A KK reader dropped this in our email box tonight. Mike expressed concern that maybe suspensions aren’t being taken as seriously as we’d all hope:
The league’s disciplinarian should probably be aware that not only is Steve Downie flouting the suspension handed down to him, but he’s also setting up goals…
Here’s the screenshot from the Yahoo! boxscore earlier tonight:
from David Shoalts of the Globe and Mail,
Last season, Fleury became the Pens’ undisputed No. 1 goaltender, finishing with a save percentage of .906. However, the whispering started when the Penguins were quickly dispatched in the first round of the playoffs by the Ottawa Senators.
Those whispers grew much louder a few weeks ago when the Penguins did not start well. Sidney Crosby may not have been scoring, and still isn’t, but it was Fleury who took the criticism.
“The one thing we can’t forget is that [Fleury] is the youngest No. 1 goalie in the league,” Penguins head coach Michel Therrien said yesterday. “He is still learning. It seemed a lot of people were panicking, but we weren’t panicking because we knew his game was going to get back where it was supposed to be.”
from the Detroit Free Press,
“I’m very happy with our choice of Paul Kelly. I’m looking forward to working with him and having him represent us as a union. At least we have a leader now, and we’ll look for direction from him.”
Chelios said Kelly’s arrival was reminiscent of Goodenow taking over in 1992 for the disgraced Alan Eagleson.
“I look back,” Chelios said, “and it was the same thing when we hired Bob Goodenow — we’d gone through a lot in the Eagleson era, and then Bob was hired — pretty much same situation, basically. It’s history repeating itself. Look at what he did for us. Hopefully, Paul Kelly can follow that same path that we did with Bob.”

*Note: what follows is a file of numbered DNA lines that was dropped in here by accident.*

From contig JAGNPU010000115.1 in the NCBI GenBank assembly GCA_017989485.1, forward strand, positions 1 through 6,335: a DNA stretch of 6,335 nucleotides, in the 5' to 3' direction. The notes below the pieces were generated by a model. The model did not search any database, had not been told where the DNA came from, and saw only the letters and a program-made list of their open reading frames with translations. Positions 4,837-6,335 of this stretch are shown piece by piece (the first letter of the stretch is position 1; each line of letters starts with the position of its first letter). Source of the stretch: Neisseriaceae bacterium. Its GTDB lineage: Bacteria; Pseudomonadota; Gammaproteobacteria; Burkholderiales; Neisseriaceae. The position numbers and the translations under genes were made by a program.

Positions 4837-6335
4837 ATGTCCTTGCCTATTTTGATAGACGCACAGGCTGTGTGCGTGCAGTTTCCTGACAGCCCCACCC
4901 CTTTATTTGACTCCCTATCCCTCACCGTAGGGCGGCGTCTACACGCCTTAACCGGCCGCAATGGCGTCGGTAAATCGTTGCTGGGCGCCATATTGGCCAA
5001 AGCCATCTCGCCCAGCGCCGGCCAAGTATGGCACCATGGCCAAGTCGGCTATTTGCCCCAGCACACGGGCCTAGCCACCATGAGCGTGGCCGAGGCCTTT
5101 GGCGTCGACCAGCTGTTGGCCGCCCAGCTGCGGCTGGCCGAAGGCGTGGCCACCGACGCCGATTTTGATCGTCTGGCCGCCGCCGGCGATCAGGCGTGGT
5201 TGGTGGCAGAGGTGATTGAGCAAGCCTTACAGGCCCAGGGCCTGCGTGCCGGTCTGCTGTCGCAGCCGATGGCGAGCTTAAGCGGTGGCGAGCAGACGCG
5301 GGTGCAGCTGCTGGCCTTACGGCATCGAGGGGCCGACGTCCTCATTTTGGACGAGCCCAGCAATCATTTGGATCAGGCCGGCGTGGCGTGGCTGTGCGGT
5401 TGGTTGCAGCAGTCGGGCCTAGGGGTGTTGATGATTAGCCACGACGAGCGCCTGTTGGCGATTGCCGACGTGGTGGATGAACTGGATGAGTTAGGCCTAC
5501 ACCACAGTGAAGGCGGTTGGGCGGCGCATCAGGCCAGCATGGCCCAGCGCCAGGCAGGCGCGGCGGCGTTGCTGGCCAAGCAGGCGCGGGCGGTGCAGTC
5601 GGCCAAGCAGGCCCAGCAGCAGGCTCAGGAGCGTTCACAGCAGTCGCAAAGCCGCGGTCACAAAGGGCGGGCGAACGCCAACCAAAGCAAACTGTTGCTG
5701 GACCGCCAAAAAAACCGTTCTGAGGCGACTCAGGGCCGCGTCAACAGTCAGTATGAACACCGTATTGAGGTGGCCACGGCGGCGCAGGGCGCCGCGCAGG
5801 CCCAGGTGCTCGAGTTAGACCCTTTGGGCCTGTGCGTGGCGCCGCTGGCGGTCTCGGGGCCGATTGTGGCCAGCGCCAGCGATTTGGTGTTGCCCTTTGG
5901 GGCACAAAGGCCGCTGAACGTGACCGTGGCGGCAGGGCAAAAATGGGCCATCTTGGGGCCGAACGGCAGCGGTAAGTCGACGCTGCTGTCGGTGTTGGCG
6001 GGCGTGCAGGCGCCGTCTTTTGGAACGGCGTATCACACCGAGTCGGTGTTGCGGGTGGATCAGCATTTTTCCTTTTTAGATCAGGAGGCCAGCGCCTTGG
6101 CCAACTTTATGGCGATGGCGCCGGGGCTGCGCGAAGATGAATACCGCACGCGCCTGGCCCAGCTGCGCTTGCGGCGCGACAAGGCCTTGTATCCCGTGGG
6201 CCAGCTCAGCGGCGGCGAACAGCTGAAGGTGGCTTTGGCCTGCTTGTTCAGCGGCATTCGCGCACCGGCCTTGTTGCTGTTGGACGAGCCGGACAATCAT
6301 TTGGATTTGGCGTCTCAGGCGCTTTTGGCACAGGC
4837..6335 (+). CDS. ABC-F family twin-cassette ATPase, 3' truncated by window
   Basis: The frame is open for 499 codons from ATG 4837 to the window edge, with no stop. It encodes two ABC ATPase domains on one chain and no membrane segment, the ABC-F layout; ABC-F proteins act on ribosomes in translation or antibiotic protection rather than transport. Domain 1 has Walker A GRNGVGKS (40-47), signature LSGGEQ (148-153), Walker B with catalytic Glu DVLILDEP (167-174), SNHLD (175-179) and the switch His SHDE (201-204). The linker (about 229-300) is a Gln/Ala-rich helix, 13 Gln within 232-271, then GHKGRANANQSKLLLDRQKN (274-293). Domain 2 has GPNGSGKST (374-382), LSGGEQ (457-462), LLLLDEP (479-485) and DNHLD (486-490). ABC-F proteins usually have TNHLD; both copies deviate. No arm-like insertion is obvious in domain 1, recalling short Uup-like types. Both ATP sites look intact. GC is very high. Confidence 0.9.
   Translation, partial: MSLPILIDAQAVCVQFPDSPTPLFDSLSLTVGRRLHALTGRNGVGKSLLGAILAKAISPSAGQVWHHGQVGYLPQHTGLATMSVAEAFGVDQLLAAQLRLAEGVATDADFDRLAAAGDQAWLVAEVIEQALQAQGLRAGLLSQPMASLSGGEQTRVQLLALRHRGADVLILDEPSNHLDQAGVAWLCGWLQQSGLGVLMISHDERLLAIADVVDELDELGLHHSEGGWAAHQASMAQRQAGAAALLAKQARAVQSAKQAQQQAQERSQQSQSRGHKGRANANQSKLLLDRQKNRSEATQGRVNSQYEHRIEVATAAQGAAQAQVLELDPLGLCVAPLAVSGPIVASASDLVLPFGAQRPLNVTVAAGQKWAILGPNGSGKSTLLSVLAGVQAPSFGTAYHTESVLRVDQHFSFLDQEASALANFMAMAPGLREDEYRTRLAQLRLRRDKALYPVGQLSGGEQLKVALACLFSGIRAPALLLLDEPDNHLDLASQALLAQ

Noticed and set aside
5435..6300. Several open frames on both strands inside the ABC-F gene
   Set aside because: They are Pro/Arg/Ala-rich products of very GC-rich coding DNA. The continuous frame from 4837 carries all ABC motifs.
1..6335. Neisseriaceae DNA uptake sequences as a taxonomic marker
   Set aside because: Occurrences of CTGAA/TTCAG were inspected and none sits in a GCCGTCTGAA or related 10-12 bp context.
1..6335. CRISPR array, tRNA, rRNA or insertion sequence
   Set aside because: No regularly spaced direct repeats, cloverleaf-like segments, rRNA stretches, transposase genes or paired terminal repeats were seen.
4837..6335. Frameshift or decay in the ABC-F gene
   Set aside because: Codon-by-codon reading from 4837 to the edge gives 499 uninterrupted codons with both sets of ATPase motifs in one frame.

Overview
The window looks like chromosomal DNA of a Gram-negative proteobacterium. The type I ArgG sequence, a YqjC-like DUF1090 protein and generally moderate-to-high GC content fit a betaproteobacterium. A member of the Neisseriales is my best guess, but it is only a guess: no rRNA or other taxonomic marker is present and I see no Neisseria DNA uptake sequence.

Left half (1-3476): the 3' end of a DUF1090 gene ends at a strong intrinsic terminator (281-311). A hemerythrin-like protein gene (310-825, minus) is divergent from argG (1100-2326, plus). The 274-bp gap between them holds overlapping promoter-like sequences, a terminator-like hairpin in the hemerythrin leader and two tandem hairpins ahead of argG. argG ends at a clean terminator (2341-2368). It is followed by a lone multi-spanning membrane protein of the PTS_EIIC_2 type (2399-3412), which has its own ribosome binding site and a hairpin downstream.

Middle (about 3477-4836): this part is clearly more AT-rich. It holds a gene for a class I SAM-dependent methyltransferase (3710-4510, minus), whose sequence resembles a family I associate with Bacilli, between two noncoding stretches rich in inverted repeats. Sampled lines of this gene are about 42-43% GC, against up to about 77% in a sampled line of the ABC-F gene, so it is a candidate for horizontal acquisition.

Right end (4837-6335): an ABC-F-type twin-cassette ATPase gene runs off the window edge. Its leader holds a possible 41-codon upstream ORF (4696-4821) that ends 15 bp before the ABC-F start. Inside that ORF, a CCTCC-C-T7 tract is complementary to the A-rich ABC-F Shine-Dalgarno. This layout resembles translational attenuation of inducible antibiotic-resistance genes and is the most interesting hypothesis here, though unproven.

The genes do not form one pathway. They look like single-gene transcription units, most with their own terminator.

from Pierre LeBrun of the CP via the Globe and Mail,
Lindros said Wednesday he would welcome a chance to work for the union in whatever role. “I would look forward to something along those lines. This has been really interesting. I’ve learned a lot about the other side of things.”
more on the work Lindros has done with the NHLPA…
Update 11:15pm ET (by Alanah):
From Darren Dreger at TSN,
He hasn’t made it official yet, but Eric Lindros is calling it quits and – if all things work out for him, he’s headed toward a new career with the NHLPA.
Following Paul Kelly’s introduction as Executive Director of the Player’s Association, Eric Lindros stated bluntly his playing career is behind him - with too many health issues to entertain the notion of a return.
About Kukla's Korner Hockey
Paul Kukla founded Kukla’s Korner in 2005 and the site has since become the must-read site on the ‘net for all the latest happenings around the NHL.
From breaking news to in-depth stories around the league, KK Hockey is updated with fresh stories all day long and will bring you the latest news as quickly as possible.